No food is as seemingly traditional, or at least as marketed as traditional in Brazil as Rodizio. Rodizio amounts to endless grilled meat, brought to your table via skewers and huge carving knives. While it’s possible to also load up on an extensive salad bar, the steaks, sausages, chicken, and sliced beef are where it’s at. While the largest exports of Brazil may be coffee and aircraft parts – thanks student program for teaching me that – the most famous one is probably Fogo de Chao, the chain that brought Rodizio around the world. At the location in Sao Paulo, I found not only endless meat, but delicious grilled cheese balls – actual balls of cheese that are thrown on the same grill as the meat for a nice gooey char and even some candied bacon that was out of this world. I even tried the chicken hearts, fairly salty and pump, but I mostly saved room for the Argentinian style chorizo steak, my favorite cut they brought around.
A visit to Sao Paulo isn’t complete without some live music, preferably samba, and of course some drinks. While I didn’t have many Caipirinhas, the most famous of Brazilian cocktails, I did explore the craft beer scene and found a surprising number of small breweries that were featured across the city. While breweries and gastropubs aren’t all that popular, the beer is found in restaurants and lounges. My favorite spot, one I discovered after wandering past huge crowds two nights in a row, was Tatu Bola. Even all my coworkers knew about it. I discovered live music and an energetic atmosphere inside and some truly massive bottles of beer kept chilled tableside in a wine bucket. I enjoyed the local brew with some spicy music.
Heading straight to the source, I found Kabana, a burger bar and craft brew haven right on a busy street. The outside patio was great for watching people head out after work, though even at 7pm I was alone at the bar – Brazilians head out late. I enjoyed a pretty top notch burger with awesome bacon – Brazil has an incredible livestock industry. Even the beer was pretty excellent, providing a few options of beer from the namesake brewery itself and a couple of microbrews from across the country. I thought their session IPA was just about perfect for a warm night. The staff was even super friendly when they realized I didn’t speak Portuguese and liked beer, drawing and gesturing wildly to explain all of the various types of beer they have.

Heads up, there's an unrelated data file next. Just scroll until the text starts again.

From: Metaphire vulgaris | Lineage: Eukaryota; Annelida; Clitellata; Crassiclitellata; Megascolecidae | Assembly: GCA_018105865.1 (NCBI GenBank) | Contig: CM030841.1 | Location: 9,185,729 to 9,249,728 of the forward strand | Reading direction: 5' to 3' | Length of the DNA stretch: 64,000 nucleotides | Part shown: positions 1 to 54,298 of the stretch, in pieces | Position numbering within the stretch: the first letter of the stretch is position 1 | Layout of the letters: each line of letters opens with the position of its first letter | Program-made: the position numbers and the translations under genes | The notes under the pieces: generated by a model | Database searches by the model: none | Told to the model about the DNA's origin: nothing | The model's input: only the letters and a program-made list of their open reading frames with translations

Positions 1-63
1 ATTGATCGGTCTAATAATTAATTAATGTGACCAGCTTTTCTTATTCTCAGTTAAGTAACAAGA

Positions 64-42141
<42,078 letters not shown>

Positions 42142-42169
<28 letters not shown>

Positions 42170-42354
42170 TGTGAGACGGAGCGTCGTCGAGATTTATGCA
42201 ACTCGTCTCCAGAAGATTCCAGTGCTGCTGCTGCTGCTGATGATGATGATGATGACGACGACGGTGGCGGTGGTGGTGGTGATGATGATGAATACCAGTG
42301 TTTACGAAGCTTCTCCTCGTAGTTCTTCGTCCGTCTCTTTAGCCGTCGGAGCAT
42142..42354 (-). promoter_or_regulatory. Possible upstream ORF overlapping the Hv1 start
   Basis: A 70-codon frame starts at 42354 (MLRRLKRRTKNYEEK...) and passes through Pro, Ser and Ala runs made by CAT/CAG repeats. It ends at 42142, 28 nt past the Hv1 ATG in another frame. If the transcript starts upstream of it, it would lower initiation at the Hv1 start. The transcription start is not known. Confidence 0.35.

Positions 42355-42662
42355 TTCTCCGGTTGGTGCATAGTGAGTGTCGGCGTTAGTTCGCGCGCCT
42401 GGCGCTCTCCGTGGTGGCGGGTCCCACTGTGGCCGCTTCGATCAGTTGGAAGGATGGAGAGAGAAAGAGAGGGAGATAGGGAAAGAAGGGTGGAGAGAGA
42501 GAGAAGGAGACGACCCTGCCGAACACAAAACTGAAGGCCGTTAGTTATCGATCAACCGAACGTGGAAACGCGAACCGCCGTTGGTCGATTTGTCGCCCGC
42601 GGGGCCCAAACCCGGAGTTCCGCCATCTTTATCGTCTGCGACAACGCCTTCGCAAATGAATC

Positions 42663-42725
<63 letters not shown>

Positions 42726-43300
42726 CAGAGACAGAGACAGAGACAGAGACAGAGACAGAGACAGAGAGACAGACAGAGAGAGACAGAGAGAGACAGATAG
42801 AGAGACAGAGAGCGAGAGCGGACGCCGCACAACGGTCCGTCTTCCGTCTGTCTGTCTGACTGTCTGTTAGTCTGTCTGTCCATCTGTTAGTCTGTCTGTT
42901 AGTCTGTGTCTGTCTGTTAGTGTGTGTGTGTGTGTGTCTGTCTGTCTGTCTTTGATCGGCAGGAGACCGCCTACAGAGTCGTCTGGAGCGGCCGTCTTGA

For an even bigger selection, I went to Rock Fella, another gastropub – I think I found the only ones that exist in the city – that has a massive craft beer tap list and shockingly affordable prices. Many of the mainstays of American craft beer bars were there like Stone and Brooklyn, but there were several Brazilian brews to try too. Considering how hard it can be to find craft beer, the selection was a welcome surprise. The staff was also very cool, showing me “the best” table in the place, right next to the big open garage door – so Brooklyn hipster – and suggesting several beers to me.
Sao Paulo wasn’t one of the easiest places to visit as a tourist. The culture shock was real, especially due to a lack of spoken English outside of the hotels and not much of a tourist infrastructure. However, I still found plenty to do and some incredible food and drink even in just the small part of the massive city I visited. While the crime, health, and traffic shouldn’t be underestimated, I found it to be directly on-par with any other major city and never felt threatened or unsafe as long as I was smart. The people were warm and friendly even when we couldn’t communicate, and I found common friendship in food, coffee, and of course beer – the universal language. I’m certainly glad I was able to make it “back” to Brazil after my visit as a kid to the embassy.